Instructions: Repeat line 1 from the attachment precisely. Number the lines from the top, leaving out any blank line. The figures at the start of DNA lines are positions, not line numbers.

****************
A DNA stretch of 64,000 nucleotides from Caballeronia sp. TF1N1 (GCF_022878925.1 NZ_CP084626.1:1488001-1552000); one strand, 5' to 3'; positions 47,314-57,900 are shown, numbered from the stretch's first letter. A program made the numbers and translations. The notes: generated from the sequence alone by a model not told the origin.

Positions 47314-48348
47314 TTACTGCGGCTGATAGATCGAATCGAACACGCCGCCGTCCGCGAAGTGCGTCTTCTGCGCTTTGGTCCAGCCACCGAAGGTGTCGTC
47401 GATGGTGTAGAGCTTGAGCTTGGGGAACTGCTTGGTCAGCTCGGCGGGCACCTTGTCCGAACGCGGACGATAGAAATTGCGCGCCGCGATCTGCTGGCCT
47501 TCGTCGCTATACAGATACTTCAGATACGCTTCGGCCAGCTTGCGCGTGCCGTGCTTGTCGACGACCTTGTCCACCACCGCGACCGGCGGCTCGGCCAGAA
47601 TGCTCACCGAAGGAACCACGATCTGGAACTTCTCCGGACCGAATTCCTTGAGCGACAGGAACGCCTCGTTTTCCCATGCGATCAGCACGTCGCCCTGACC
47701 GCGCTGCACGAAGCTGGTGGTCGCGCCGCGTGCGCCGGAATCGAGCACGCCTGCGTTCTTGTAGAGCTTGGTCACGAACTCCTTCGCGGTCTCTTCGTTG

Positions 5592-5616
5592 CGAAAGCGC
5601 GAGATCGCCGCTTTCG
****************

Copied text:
A DNA stretch of 64,000 nucleotides from Caballeronia sp. TF1N1 (GCF_022878925.1 NZ_CP084626.1:1488001-1552000); one strand, 5' to 3'; positions 47,314-57,900 are shown, numbered from the stretch's first letter. A program made the numbers and translations. The notes: generated from the sequence alone by a model not told the origin.